We can run the same analysis using the glm command with just main effects.  Because SPSS's default is to include all main effects and interactions in the model, to get just the main effects, you need to include the /design statement and specify just the main effects, as shown below.

glm
api00 BY yr_rnd mealcat
/DESIGN = yr_rnd mealcat
/print=parameter TEST(LMATRIX).

Between-Subjects Factors

Value Label N
year round school 0 No 308
1 Yes 92
Percentage free meals in 3 categories 1 0-46% free meals 131
2 47-80% free meals 132
3 81-100% free meals 137

Tests of Between-Subjects Effects
Dependent Variable: api 2000
Source Type III Sum of Squares df Mean Square F Sig.
Corrected Model 6194144.303(a) 3 2064714.768 435.017 .000
Intercept 104733334.071 1 104733334.071 22066.395 .000
YR_RND 99946.633 1 99946.633 21.058 .000
MEALCAT 4369143.740 2 2184571.870 460.270 .000
Error 1879527.694 396 4746.282

Total 175839633.000 400

Corrected Total 8073671.997 399

a R Squared = .767 (Adjusted R Squared = .765)

Parameter Estimates
Dependent Variable: api 2000

B Std. Error t Sig. 95% Confidence Interval
Parameter Lower Bound Upper Bound
Intercept 483.370 7.457 64.821 .000 468.710 498.030
[YR_RND=0] 42.960 9.362 4.589 .000 24.555 61.365
[YR_RND=1] 0(a) . . . . .
[MEALCAT=1] 281.683 9.446 29.821 .000 263.113 300.253
[MEALCAT=2] 117.946 9.189 12.836 .000 99.881 136.011
[MEALCAT=3] 0(a) . . . . .
a This parameter is set to zero because it is redundant.
Intercept

Contrast
Parameter L1
Intercept 1.000
[YR_RND=0] .500
[YR_RND=1] .500
[MEALCAT=1] .333
[MEALCAT=2] .333
[MEALCAT=3] .333
The default display of this matrix is the transpose of the corresponding L matrix.
Based on Type III Sums of Squares.
YR_RND

Contrast
Parameter L2
Intercept 0
[YR_RND=0] 1
[YR_RND=1] -1
[MEALCAT=1] 0
[MEALCAT=2] 0
[MEALCAT=3] 0
The default display of this matrix is the transpose of the corresponding L matrix.
Based on Type III Sums of Squares.
MEALCAT

Contrast
Parameter L4 L5
Intercept 0 0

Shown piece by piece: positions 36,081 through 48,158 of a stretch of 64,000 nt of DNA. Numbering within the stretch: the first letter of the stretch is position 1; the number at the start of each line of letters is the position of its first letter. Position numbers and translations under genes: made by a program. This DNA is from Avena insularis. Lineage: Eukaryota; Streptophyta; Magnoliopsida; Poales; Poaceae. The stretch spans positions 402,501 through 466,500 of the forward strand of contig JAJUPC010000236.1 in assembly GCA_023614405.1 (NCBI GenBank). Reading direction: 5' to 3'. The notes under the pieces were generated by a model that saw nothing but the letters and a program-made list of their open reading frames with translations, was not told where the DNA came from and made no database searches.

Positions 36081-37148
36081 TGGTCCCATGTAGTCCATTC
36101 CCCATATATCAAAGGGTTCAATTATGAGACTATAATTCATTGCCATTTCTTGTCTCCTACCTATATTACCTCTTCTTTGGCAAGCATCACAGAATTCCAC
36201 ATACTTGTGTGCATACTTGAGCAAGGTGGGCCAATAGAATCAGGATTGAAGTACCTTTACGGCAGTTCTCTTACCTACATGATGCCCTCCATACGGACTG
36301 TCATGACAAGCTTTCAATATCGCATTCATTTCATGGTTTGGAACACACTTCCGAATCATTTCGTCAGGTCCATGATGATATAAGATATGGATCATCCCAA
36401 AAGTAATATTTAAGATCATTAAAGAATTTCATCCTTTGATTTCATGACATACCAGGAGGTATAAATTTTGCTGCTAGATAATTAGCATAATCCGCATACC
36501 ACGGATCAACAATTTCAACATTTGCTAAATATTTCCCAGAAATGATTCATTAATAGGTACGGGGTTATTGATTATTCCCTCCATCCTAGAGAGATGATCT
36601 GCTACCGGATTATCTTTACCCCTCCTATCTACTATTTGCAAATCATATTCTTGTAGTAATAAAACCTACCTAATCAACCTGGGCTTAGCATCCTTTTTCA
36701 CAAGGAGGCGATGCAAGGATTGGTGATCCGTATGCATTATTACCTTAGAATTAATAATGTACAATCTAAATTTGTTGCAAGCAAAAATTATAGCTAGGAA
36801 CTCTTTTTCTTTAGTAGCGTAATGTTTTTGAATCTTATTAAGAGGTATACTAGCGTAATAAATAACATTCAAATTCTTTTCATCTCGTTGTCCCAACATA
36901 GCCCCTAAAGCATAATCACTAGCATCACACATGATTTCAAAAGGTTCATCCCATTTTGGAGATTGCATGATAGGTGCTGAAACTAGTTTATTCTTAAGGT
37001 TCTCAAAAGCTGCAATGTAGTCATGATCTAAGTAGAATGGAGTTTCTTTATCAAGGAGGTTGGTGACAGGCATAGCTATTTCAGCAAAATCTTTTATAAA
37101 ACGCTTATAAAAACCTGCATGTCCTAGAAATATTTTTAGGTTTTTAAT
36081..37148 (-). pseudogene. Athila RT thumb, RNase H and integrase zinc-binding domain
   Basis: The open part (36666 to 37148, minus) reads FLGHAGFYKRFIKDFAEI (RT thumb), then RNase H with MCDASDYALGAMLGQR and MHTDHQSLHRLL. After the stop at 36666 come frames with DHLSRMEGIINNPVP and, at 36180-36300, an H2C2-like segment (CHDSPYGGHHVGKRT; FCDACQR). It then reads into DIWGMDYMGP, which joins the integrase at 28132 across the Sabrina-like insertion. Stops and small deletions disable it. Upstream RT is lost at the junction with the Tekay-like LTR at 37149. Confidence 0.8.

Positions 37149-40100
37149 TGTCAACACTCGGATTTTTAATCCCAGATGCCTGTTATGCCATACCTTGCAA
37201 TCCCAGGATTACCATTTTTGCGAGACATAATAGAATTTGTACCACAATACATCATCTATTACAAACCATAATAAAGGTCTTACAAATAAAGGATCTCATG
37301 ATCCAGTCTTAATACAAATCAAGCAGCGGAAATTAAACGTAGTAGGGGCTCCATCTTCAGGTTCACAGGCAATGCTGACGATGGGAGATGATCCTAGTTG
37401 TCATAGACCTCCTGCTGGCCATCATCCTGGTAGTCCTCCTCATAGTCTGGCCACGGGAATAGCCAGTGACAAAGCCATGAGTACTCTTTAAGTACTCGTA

[YR_RND=0] 0 0
[YR_RND=1] 0 0
[MEALCAT=1] 1 0
[MEALCAT=2] 0 1
[MEALCAT=3] -1 -1
The default display of this matrix is the transpose of the corresponding L matrix.
Based on Type III Sums of Squares.

In summary, these results indicate the differences between year round and non-year round students is significant, and the differences among the three mealcat groups are significant.

3.5 Categorical predictor with interactions

3.5.1 Manually coding an interaction

Let's perform the same analysis that we performed above.  This time let's include the interaction of mealcat by yr_rnd

compute yrmeal1 = mealcat1*yr_rnd.
compute yrmeal2 = mealcat2*yr_rnd.
execute.

regression
/dep api00
/method = enter yr_rnd mealcat1 mealcat2 yrmeal1 yrmeal2.
Variables Entered/Removed(b)
Model Variables Entered Variables Removed Method
1 YRMEAL2, YRMEAL1, MEALCAT1, year round school, MEALCAT2(a) . Enter
a All requested variables entered.
b Dependent Variable: api 2000

Model Summary
Model R R Square Adjusted R Square Std. Error of the Estimate
1 .877(a) .769 .766 68.873
a Predictors: (Constant), YRMEAL2, YRMEAL1, MEALCAT1, year round school, MEALCAT2
ANOVA(b)
Model Sum of Squares df Mean Square F Sig.
1 Regression 6204727.822 5 1240945.564 261.609 .000(a)
Residual 1868944.176 394 4743.513

Total 8073671.997 399

a Predictors: (Constant), YRMEAL2, YRMEAL1, MEALCAT1, year round school, MEALCAT2
b Dependent Variable: api 2000

Coefficients(a)

Unstandardized Coefficients Standardized Coefficients t Sig.
Model B Std. Error Beta
1 (Constant) 521.493 8.414
61.978 .000
year round school -33.493 11.771 -.099 -2.845 .005
MEALCAT1 288.193 10.443 .952 27.597 .000
MEALCAT2 123.781 10.552 .410 11.731 .000
YRMEAL1 -40.764 29.231 -.038 -1.395 .164
YRMEAL2 -18.248 22.256 -.024 -.820 .413